Worksafe v Easton Agriculture Limited Concerned a potato harvesting machine where the company was charged with the failure to isolate workers from the moving parts of the machine and to develop standard operating procedures for the safe operation of the machine.

The deceased an experienced employee was operating a windrower alone. He was found trapped in the back of the machine and later died. It was uncertain how the accident occurred .

The Court considered the penalties and having regard to the mitigating factors including a restorative justice conference and voluntary payments made to third parties and the companies ability to pay imposed no fine. Reparations were ordered in the sum of $25,000 for each of the deceased’s children
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Worksafe v Michael Vinning Contracting Limited It was an identified risk that the employee was operating a tractor whilst fatigued.

An agricultural worker employed by the company crashed the tractor he was driving home and died at the scene.
The worker it was recorded had worked 16.75 hours that day and in the fortnight prior had worked a total of 197.25 hours

The Court considered the starting point at $650,000. Having regard to all the mitigating factors including remorse ,and its unblemished record and its cooperation and its ability to pay the company was fined $10,000 and was ordered to pay $80,000 reparations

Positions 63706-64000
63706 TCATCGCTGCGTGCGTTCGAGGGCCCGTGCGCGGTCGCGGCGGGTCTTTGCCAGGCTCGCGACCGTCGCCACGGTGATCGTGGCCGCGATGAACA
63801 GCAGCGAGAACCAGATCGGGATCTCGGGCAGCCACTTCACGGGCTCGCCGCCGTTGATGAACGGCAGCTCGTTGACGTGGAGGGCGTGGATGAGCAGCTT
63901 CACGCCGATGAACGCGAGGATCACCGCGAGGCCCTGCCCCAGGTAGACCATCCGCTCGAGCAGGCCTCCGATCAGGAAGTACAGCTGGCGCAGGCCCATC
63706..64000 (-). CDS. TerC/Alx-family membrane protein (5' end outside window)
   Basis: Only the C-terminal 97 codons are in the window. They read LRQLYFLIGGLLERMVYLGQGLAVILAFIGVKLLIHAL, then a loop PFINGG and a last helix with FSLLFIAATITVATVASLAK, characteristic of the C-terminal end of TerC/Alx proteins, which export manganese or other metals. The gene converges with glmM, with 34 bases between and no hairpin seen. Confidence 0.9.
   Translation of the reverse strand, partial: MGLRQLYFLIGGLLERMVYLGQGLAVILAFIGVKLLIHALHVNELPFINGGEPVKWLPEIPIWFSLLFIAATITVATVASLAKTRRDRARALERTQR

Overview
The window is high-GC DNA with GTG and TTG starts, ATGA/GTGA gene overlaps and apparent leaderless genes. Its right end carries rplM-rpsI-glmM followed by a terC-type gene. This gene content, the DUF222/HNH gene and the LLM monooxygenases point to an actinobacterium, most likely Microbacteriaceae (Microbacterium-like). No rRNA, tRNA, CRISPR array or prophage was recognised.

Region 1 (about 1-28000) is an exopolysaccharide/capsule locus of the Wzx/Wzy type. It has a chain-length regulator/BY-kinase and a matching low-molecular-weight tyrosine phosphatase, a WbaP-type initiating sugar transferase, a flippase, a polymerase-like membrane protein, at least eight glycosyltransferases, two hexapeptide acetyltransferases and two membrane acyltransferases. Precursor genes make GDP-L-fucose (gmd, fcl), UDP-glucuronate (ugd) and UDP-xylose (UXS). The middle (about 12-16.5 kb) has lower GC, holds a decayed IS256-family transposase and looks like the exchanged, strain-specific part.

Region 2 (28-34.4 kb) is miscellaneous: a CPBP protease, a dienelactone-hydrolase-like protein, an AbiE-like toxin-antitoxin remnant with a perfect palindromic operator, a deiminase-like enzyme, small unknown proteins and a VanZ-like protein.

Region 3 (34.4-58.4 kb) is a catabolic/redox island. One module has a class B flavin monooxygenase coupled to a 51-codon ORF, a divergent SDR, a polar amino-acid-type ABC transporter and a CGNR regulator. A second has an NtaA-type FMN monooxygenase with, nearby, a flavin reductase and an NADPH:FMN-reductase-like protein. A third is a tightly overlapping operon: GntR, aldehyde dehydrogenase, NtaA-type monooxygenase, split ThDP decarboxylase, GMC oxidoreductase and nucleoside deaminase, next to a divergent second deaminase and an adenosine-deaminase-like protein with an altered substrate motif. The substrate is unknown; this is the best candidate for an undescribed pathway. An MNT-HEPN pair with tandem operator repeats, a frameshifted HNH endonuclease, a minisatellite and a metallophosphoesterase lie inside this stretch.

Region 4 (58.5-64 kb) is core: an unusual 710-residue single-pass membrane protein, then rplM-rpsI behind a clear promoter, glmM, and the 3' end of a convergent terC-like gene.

Worksafe v Oceana Gold (NZ )Limited The identified risk was in the building of a bund across the top level of an open slope at the Waihi mine .

The employee at the mine was an experienced operator of a large piece of earth moving equipment .On the day in question his machine had been working on the open slope and was subsequentially found at the bottom of the slope having fallen about 15 metres leaving him with unsurvivable injuries.

The Court considered the penalties available including the ability to pay and the mitigating factors. The Court fined the company $378,000 with reparations for loss of earnings of $350,000 and costs of $3672

Worksafe v Cropp Logging Limited The particulars of the charge allege that it was reasonably practicable for the company to complete an adequate behavioural observation of the worker ,to induct the worker into his role and to ensure that no machinery was operating above the worker

During the forestry operations a log rolled down the hill severely injuring the worker .He suffered a broken pelvis, fractured hip ,fractured femur and spine and psychological effects .

The Court considered the penalties with the starting point at $750,000 and having regard to the mitigating factors and the companies ability to pay imposed a fine of $100,000 and reparations of $80,000

Worksafe v Avon industries Limited The defendant company as part of its operation carried out hot dip galvanising this includes lengths of chain and a machine which had no operating manual

A worker on the day of the accident was in charge of the chain galvanising process. It jammed and he climbed on to the frame of the machine and slipped and his left foot went into the zinc bath with molten zinc poured over the top of his boot. He suffered deep burns and spent 21 days in Hospital and needed skin grafts.

The Court considered the starting point at $600,000 Having regard to all the mitigating factors including remorse ,and remedial action being taken but also an uplift for prior convictions the company was fined $371,250 and was ordered to pay $30,000 reparations.